Snarky newcomer opines, basically

Rainy day woman

Posted 7/26/23

The store within walking distance didn’t have the plastic birthday candle holders I needed to light candles on ice cream instead of on cake, so I took the car. 

I wasn’t really …

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Snarky newcomer opines, basically

Rainy day woman


The store within walking distance didn’t have the plastic birthday candle holders I needed to light candles on ice cream instead of on cake, so I took the car. 

I wasn’t really supposed to take the car; I didn’t have a license. But I did anyway, since it was raining very hard. 

As I was tooling down Staten Island’s narrow hilly streets with cars parked higgledy-piggledy along the roadsides and potholes, like zombies, suddenly appearing, I realized I didn’t know how to turn on the windshield wipers or the lights. I jiggled this, jaggled that, swerved right, thunked left. Somehow I got the windshield wipers going at the right speed, the lights were on and I was feeling terribly competent.

I got to the grocery store, parked the car, went in, bought stuff (but not the candle holders; the store didn’t have them), went back out through the rain to the car, put the key in the ignition and it wouldn’t turn. It just wouldn’t. No matter how I wiggled the key, the ignition drum just sat there, frozen like the good guys by the white witch of Narnia. 

Letting machines rest sometimes gets them working again. They can get cranky when they’re tired. So I sat calmly for a few minutes.

Calm wasn’t working. My mind was busy going over the ways I was going to be in SO much trouble. I wasn’t far from home, I could get back easily enough. But I was not supposed to be driving the car, and my husband Mark would kill me if he found out I left the car in the grocery store parking lot and the grocery store would not be too happy about it either. 

If there was anything really wrong with the car we probably couldn’t afford to have it fixed and if I had to have the damn thing towed that cost would cut severely into the bill paying.

I tried the key again. It still wouldn’t turn. I couldn’t move the gear shift. 

I checked that the car was in park. 

I pressed down on the gas; that didn’t do anything. 

I squeezed the brake pedal; that didn’t do anything.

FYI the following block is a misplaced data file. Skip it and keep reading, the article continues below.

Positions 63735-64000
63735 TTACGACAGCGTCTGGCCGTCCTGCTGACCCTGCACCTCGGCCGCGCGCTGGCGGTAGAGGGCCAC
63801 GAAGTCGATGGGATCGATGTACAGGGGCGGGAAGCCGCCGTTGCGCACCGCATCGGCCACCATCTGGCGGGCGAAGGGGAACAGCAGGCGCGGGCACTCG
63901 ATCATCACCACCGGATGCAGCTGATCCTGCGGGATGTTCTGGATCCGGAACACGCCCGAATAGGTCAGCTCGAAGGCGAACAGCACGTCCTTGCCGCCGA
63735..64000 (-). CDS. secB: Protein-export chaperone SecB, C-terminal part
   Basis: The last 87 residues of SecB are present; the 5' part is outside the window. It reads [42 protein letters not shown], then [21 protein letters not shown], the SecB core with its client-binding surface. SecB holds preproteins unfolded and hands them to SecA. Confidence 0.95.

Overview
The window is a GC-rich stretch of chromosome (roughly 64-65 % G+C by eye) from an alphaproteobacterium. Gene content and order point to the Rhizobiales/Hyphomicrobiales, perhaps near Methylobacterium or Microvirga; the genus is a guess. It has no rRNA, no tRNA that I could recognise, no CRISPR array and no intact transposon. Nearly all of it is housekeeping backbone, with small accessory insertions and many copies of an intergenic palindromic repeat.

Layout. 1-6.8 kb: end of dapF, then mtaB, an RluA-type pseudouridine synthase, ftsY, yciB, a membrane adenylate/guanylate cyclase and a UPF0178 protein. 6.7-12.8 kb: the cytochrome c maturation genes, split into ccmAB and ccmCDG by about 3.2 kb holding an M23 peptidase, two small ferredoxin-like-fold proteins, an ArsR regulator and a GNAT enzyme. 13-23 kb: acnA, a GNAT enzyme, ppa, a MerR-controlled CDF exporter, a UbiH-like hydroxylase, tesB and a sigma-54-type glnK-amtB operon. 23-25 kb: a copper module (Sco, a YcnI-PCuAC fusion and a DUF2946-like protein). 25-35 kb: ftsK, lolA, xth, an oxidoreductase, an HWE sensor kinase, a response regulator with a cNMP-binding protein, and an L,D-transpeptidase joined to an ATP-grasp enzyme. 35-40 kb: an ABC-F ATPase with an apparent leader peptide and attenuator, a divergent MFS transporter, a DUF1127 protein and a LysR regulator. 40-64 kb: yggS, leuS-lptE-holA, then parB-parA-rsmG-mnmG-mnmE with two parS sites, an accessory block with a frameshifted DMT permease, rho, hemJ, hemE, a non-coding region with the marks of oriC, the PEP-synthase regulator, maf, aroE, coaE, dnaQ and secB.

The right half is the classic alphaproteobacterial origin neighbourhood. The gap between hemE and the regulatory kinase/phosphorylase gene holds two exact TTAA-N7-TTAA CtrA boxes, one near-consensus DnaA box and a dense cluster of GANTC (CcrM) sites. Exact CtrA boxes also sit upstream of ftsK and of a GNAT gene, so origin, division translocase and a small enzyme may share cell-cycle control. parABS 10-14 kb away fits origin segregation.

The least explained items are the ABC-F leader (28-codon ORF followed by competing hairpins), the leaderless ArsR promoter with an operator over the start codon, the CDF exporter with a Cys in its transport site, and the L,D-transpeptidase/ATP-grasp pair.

I kept looking for something to tell me what I had done, what I should do. 

I pushed and pressed random things around the dashboard.

On a lever on the steering column, a row of symbols explained MIST/INT/TIME/diagram of the light bulb inside gauge/OFF/ON, but I was too thick to understand.

A loud bang came from the back of the car. Assuming someone had hit me, I turned around, ready to be angry, and saw a woman in heavy makeup and elaborate Republican blond hair the rain was not affecting. 

She had very shiny fingernails that she was waggling at me. I wondered if I’d combed my hair. I was pretty sure I’d brushed my teeth. She said earnestly, “It’s OK! It’s OK! Your gas tank cover was open,” probably from my assorted button pushing, “and I just popped it shut.”

Putting aside my assumption of superiority a bit shamefully, I latched on to her, a real human being who was already speaking to me, “Please, do you know anything about cars?”

This sainted woman put her groceries into her car and turned to me, in the rain, all hairspray and helpfulness. “What’s wrong?”

“I don’t know! I just got in the car and I can’t turn the key. I think I’ve locked the steering column and I don’t know how to unlock it.”

This woman I was ready to dismiss for style and condemn for carelessness a moment ago, got into my driver’s seat and started fumbling around. She was determined to help, though it quickly became clear she knew about as little about cars as I did.

“Is there anything wrong with this key? This is the right key, isn’t it?” She examined it as if it could have had Transformer powers, and might have unexpectedly reshaped itself.

“Yeah, I had no problem driving here with it.”

Now we’re both befuddled, but at least I wasn’t alone in the rain anymore. And she was braver than I. She waved at a young man over near the grocery store; he moseyed over. We asked if he knew anything about cars. He said, “No no no, I don’t know about cars!” as if two helpless women in the rain were way too much for anyone like him to bear, and he scurried away. 

Another man passed by, not moseying but hurrying through the raindrops as anyone would, and she boldly pulled him into her orbit and asked if he knew about cars. He got into the car, did something, turned the key and the car started. “Psssh vroom vroom.”

That was awesome. That was the cavalry arriving. That was the ticker tape parade for sports victors or war heroes, and the woman and I were the Rockettes standing behind the mayor on the reviewing stand, big smiles and little clothes.

We asked, in breathy voices, “What did you do? Oh, what did you do?” so that next time I wouldn’t be stuck, and he said “I’m from Brooklyn,” gave a rather dismissive wave, and dashed off.

I got into the still vrooming car, and headed home. When I get nervous I drive very badly. That’s why I failed my last driving test. I had made a mistake early in the test and that threw me off completely for the rest. So the way home was harrowing. I was driving very jerkily, the traffic and the rain were both pretty heavy; I wasn’t feeling competent at all.

I got home, carefully maneuvering the car into the driveway backward as my husband always does, as if for a quick getaway, so that it looked as if it hadn’t been driven at all.

I’ve never told my husband. Until now.

snarky newcomer, opines, basically


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